Hashtag haters

There’s no denying the power of the hashtag. Every brand wants to see theirs trending on Twitter and its a BIG tick in the achievements box if a PR person can make this happen. They’re also, undoubtedly, a great way of following a news story without having to perform multiple searches.
 
But… has the media claimed the hashtag for its own and what will become of it?
 
The hashtag was, in my opinion, at its best when it was used to suggest irony or sarcasm in a tweet (like the enduringly popular #firstworldproblems series). Now, though:
  • TV producers have jumped on the bandwagon and promote their own hashtags continuously (Britain’s Got Talent creates new ones for almost all of its acts!)
  • They’re all over billboards…
Source: blog.jabbrag.com

Source: blog.jabbrag.com

 
  • And media hashtags like #Kisstory and #JeremyKyle compete on a daily basis:
@JustinWilkes: #Kisstory fights to trend on twitter against Jeremy Kyle every day! I see this as a good old fashioned battle between good and evil :o)
So, what does the future hold for the beloved hashtag and which camp are you in – “long live the hashtag” or “hashtag haters”?
 
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Top 5 PR mistakes that’ll get you shamed on Twitter

Twitter is, undoubtedly, the social network of choice if you want to rant, vent or stand up for yourself in a very public way.
 
Yesterday we saw Katherine Jenkins take to Twitter to slam Daily Mail columnist Jan Moir’s critique of her London Marathon run (according to Moir she looked too good – go figure). As a result, Katherine Jenkins got lots of public support, lots of column inches and (hopefully) a bit more sponsorship; Jan Moir got shamed.
Source: Guardian.co.uk

Source: Guardian.co.uk

 
I’ve seen numerous examples of Twitter being used in this way and I don’t imagine it’s going to stop anytime soon.
 
Journalists naming and shaming – or simply venting about – PRs who just don’t get it is also very common and is definitely something to avoid if you want a long-lasting careerThe golden rule is: make it as easy as possible for a journalist to write about your product / client / brand. Doing anything other than that could not only mean your story doesn’t get picked up, you could get publicly called out on your indolence.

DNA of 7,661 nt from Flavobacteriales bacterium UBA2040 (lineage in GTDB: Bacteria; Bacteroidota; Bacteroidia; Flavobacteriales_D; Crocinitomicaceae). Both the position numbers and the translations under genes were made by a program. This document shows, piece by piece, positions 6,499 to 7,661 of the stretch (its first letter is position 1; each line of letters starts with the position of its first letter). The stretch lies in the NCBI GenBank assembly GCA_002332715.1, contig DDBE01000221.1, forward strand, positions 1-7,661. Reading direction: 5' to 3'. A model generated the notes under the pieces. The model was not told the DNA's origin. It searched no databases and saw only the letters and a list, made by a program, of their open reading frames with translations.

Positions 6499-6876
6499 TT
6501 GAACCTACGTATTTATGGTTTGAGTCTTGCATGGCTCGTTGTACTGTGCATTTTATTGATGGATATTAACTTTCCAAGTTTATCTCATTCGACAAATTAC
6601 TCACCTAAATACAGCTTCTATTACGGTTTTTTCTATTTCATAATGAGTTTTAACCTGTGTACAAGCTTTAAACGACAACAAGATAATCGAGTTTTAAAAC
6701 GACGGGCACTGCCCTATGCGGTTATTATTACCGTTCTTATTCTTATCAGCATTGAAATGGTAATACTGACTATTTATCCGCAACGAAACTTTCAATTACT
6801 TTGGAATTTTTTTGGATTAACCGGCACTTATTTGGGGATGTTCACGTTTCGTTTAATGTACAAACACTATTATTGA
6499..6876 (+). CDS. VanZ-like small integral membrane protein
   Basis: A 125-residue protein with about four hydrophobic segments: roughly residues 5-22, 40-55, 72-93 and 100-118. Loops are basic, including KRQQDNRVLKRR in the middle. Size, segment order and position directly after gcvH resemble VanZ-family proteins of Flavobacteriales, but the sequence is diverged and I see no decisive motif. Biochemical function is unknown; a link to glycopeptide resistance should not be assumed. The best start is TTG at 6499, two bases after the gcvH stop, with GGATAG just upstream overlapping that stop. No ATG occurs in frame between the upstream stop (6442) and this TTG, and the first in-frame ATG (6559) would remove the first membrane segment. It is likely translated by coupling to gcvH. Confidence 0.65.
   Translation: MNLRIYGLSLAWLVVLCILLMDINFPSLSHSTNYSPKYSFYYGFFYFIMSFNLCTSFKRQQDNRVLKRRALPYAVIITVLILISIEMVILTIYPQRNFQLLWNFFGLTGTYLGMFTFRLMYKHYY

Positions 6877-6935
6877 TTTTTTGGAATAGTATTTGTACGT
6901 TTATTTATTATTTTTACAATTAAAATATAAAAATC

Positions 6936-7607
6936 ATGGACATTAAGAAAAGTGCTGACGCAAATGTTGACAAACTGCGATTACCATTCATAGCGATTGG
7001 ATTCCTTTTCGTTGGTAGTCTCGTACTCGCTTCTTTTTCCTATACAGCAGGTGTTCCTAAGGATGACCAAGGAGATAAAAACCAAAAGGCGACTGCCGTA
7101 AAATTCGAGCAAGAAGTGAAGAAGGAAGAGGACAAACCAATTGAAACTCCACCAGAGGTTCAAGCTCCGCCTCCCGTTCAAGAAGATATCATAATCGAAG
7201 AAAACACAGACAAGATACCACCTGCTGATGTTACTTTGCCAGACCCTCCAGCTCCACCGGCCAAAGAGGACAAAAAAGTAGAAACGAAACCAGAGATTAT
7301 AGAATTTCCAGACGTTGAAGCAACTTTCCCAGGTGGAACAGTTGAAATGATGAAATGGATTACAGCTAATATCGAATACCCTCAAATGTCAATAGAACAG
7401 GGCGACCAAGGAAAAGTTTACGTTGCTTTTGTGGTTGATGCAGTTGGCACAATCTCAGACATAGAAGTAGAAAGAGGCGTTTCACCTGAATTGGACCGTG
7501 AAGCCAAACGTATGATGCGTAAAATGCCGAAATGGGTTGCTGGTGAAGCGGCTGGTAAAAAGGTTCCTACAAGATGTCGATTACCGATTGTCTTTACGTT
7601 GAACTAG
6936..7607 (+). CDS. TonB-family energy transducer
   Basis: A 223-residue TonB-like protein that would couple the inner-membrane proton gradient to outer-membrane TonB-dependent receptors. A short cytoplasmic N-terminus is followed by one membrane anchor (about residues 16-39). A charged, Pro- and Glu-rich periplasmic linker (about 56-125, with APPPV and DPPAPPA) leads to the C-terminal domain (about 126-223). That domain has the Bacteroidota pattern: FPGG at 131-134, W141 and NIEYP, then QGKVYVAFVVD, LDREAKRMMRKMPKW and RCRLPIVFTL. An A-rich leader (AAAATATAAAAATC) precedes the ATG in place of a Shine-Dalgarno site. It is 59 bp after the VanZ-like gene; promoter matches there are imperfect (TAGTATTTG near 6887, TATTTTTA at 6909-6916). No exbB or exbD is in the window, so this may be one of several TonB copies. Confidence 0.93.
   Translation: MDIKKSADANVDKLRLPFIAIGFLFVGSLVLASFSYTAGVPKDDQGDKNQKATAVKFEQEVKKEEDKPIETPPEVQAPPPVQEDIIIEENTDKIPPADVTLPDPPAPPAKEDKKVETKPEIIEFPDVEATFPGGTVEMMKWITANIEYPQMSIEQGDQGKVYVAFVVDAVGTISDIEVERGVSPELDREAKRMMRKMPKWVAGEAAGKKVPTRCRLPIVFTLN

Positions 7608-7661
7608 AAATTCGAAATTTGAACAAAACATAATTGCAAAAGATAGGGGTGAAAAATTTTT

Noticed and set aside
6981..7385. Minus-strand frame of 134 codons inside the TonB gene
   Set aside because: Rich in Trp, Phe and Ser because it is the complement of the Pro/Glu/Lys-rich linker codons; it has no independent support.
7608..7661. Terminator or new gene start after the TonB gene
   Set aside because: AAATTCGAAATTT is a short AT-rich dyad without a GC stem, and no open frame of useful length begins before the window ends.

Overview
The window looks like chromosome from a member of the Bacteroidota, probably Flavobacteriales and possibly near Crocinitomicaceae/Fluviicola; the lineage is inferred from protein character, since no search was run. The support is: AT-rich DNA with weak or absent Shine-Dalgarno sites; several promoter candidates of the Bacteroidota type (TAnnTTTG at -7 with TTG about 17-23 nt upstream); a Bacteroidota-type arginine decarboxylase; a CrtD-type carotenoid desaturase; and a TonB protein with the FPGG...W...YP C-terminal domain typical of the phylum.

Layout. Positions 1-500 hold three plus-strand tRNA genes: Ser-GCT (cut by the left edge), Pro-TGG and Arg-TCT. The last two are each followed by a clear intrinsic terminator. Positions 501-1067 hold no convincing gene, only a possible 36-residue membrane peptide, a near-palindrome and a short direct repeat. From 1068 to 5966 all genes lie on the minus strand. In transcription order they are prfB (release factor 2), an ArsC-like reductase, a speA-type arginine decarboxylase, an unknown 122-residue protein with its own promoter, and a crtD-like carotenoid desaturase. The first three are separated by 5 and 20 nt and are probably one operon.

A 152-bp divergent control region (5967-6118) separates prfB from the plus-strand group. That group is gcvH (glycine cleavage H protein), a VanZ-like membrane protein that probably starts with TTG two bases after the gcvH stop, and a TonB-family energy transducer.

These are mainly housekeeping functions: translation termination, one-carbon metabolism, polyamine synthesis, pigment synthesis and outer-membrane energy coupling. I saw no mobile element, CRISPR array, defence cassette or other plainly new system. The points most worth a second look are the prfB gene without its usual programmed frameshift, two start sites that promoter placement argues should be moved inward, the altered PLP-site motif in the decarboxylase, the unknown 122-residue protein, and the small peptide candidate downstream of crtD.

The top five mistakes that’ll get you shamed by a journalist on Twitter are:
 
1. Send a press release to “Sir” / “Madam” / incorrect name entirely

Establish connections with relevant journalists rather than sending your press release to anyone you think may have written about something in the general area that you’re targeting. Journalists have to do their research (and they have to do lots of it) so they appreciate it when you do yours.

2. Invite a ‘mummy blogger’ (for example) to an event that takes place in the evening, away from home, and doesn’t consider childcare

If you’re targeting a particular sector, take a moment to think about the most convenient time and place for them rather than trying to blow them away with a 5* London hotel and free all-night bar. Don’t expect them to rearrange their life around your event – make it as easy as possible for them to attend. 

3. Send a press release to a whole load of journalists without using that handy BCC function

Tailor your press releases when you can and don’t make journalists feel like they’re just one target on a huge list that includes all of their competitors. It won’t get you any brownie points and sharing someone’s email address with the world certainly won’t win you any friends.

4. Cram your press release full of jargon that the journalist’s readers will never understand – or write twice as much as you need to

This will result in journalists having to spend time editing it down into something that their readers will be able to digest and understand. Refer to the golden rule: make their job that bit easier whenever you can.

5. Invite a journalist to speak to a client / come to an event / write about your product without being able to provide the elements they’ll need

Respond quickly when journalists ask questions and make sure you can give them access to the person or product you’re asking them to write about – otherwise, what’s the point? Make it difficult for them and you’ll not only lose the story, you may lose your contact entirely.

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Top 3 2013 April Fool’s Day PR and marketing stunts

Top 3 2013 April Fool's Day PR and marketing stunts

Last year one of this blog’s most popular posts was about PR and marketing stunts designed specifically for April Fool’s Day 2012.

Yet again, this year delivered some great examples of how to make the most of this annual opportunity. In reverse order, my top three for 2013 are:

3: A clever bit of April 1st social media marketing from women’s fashion brand Warehouse. It was a seemingly innocent ‘spot the difference’ competition on their Facebook page – only there were no differences at all. Simple but effective.

2: Pop group The Saturdays changing their name to The Fridays. I spotted this one via a story on Metro.co.uk that one of my friends shared on Facebook – it definitely had shareability! A quick Google search revealed absolutely loads of coverage for this brilliant April Fool’s story.

1: Google launching ‘treasure mode’ on its maps. The internet giant posted a spoof video on YouTube explaining how the hidden treasure could be discovered on the maps. Slick, sophisticated and very well thought through.

April Fool’s Day stunts are a great way of showing the world that your company has a sense of humour and they can get you some seriously good PR coverage. Just make sure you don’t kid too many people for too long and make your fans feel like fools. They may never forgive you!